From crisis to crisis: the manic masters of the universe

  • November 13, 2011

Capitalism & Crisis

Deluded by the idea that financial risk can be controlled through quantitative models, the Masters of the Universe keep running themselves into the ground.

From Crisis to Crisis: Theory and History of Capitalist Crises

Part I: Can Capitalism Survive?
Part II: Details Proliferate, Structure Abides
Part III: Is the Euro Today’s Gold Standard?
Part IV: The Manic Masters of the Universe

When the speculative hedge fund Long-Term Capital Management collapsed in the late 1990s, its elephantine demise should have sent alarm bells going off in capitals around the world. Here was a vast financial institution run on the basis of state-of-the-art mathematical models designed by Nobel Prize-winning economics, quite literally face-planting itself into financial oblivion.

One of LTCM’s co-founding Nobel Laureates, Robert C. Merton, had helped devise complex quantitative methods of risk analysis meant to maximize the fund’s returns while minimizing its risks. But rather than providing a stable pattern of revenues, Merton’s initially highly successful “risk engineering” helped contribute to the illusion that LTCM’s profoundly overleveraged and dangerously overexposed balance sheet was fundamentally sound.

In a piece in the London Review of Books, the Scottish sociologist Donald MacKenzie revealed the irony of the economist Robert C. Merton forsaking the lessons of his father, the sociologist Robert K. Merton, who once observed that “beliefs about social institutions are a constitutive part of those institutions.” Even more ironically, Merton Sr. used the self-fulfilling prophecy of a bank run as the perfect example of a situation where unquantifiable actor beliefs (rather than their quantifiable interests) are crucial to shaping outcomes.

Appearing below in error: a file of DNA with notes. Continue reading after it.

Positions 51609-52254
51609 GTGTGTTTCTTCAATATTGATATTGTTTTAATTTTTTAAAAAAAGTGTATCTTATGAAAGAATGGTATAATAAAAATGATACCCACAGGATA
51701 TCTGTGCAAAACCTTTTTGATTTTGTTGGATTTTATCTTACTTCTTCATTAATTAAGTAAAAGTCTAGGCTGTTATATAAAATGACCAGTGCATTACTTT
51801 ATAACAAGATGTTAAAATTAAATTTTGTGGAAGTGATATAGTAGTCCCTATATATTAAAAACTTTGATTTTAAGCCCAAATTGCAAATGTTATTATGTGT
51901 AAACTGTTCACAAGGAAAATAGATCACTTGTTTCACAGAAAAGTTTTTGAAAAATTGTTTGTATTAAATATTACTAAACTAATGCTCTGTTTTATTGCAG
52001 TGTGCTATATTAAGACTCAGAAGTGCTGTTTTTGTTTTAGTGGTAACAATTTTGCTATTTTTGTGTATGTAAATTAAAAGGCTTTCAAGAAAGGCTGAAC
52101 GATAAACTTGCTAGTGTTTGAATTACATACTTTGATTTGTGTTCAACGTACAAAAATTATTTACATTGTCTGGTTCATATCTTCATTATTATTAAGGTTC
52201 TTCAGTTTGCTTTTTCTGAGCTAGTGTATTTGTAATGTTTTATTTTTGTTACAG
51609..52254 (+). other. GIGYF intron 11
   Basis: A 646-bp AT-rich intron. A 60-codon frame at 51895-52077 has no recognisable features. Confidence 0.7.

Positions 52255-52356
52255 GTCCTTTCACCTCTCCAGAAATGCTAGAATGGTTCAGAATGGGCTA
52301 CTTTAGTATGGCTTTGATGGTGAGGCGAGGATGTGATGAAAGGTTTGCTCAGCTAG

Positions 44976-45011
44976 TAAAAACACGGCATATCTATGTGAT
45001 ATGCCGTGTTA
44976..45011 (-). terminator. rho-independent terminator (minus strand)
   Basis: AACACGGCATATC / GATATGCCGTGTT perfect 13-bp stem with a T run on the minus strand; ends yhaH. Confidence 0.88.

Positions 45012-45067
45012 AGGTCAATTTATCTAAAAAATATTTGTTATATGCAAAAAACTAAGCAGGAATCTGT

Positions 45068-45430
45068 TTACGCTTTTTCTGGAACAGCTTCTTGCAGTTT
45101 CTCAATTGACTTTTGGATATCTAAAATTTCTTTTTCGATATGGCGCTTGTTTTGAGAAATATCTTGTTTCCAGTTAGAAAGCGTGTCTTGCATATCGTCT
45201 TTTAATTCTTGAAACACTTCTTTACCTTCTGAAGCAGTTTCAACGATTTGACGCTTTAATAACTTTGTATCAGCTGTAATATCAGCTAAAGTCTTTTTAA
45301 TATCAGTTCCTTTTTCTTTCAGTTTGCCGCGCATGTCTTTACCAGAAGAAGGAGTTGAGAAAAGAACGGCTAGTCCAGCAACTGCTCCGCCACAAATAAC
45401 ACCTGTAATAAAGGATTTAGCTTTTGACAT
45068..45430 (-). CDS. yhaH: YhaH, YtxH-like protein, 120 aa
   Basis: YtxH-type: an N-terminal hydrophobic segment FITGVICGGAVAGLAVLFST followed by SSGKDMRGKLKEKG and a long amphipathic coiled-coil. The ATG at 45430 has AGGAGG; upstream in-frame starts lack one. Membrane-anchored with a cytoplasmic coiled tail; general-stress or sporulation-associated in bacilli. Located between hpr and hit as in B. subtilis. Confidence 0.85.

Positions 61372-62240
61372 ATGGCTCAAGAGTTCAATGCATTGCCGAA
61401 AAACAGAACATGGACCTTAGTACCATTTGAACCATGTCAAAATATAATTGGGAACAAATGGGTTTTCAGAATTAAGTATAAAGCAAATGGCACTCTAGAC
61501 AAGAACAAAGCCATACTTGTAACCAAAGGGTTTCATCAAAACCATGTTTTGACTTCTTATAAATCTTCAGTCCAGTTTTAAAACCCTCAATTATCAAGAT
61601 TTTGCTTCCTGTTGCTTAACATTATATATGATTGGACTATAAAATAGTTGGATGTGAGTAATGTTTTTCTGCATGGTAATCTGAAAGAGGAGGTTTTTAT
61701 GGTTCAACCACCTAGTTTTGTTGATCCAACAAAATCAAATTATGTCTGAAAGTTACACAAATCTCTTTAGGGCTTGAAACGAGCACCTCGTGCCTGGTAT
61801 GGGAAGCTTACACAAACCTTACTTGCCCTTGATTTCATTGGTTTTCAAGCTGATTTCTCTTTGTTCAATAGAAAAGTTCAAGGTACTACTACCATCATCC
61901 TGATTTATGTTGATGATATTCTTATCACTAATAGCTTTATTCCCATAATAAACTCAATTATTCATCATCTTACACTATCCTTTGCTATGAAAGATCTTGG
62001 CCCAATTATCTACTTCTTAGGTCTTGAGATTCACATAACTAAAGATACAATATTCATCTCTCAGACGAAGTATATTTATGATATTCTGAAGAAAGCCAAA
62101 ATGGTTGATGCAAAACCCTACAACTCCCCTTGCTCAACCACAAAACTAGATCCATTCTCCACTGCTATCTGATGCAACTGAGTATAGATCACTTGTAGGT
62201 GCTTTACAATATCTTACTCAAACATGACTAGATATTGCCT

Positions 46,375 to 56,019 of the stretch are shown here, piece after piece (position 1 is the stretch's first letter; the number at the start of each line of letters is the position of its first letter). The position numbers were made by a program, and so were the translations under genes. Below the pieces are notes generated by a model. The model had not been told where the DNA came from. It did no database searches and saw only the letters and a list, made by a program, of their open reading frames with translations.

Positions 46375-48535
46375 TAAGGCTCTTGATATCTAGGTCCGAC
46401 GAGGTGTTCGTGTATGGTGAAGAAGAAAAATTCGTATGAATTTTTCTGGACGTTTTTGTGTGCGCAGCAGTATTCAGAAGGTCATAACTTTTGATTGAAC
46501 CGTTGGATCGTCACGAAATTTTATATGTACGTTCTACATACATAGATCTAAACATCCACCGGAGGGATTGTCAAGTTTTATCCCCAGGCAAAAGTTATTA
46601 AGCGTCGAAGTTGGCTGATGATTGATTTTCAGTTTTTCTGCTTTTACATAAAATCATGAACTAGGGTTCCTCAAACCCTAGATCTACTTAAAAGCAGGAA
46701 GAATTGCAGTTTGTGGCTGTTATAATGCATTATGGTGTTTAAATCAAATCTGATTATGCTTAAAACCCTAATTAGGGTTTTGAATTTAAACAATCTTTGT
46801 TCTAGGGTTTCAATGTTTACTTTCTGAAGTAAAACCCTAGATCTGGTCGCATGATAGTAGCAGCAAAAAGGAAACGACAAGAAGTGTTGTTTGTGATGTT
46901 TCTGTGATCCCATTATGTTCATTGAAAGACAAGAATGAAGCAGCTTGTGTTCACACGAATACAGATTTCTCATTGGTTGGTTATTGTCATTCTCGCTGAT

But Junior failed to heed his father’s lesson. Ultimately, it was not Merton’s flawed quantitative models of risk assessment that were to blame for the collapse of LTCM, but rather the illusion of certainty that these models provided. The problem was not in the models — it was in the mindset of the traders, who considered themselves to be the ‘Masters of the Universe’, who could grasp even its most complex inner functioning through powerful computational techniques. This bullish mindset, instead of allowing the fund managers to control for risk, ultimately made them blind to it.

The modeling of complex systems – chaotic systems – does not lend itself easily to prediction. It may do so in times of calm, but we should know by now that, under conditions of free capital flows, financial markets never really tend to be calm for long. So ten years on, it happened again – only this time on an infinitely larger scale. Once again, complex financial products designed to disperse the risk of individual investors actually ended up amplifying the systemic risk of a total meltdown of financial markets. What goes up, must come down.

So why did we not heed the lessons of Merton Sr. and his “financial wizard” son? Perhaps we simply did not want to know. Back in 1987 already, the quants believed a stock market collapse to be so against-the-odds that even if the lifetime of the universe were to be replayed a billion times over, Black Monday would still be considered a “highly unlikely event”. And as John Lanchester pointed out in Whoops!, this bizarre belief was mindlessly replicated in the lead-up to the subprime mortgage crisis of 2007-’08, with investors believing that a 20 percent decline in house prices “was likely to happen only in a time frame many, many trillions of years longer than the history of the universe.”

Psychologists commonly associate such delusions of grandeur with schizophrenia and bipolar disorder. Perhaps this could help us understand the manic nature of financial markets today?

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Jerome Roos

Jerome Roos is a postdoctoral researcher in political economy at the University of Cambridge, and the founding editor of ROAR Magazine. For more on his research and writings, visit

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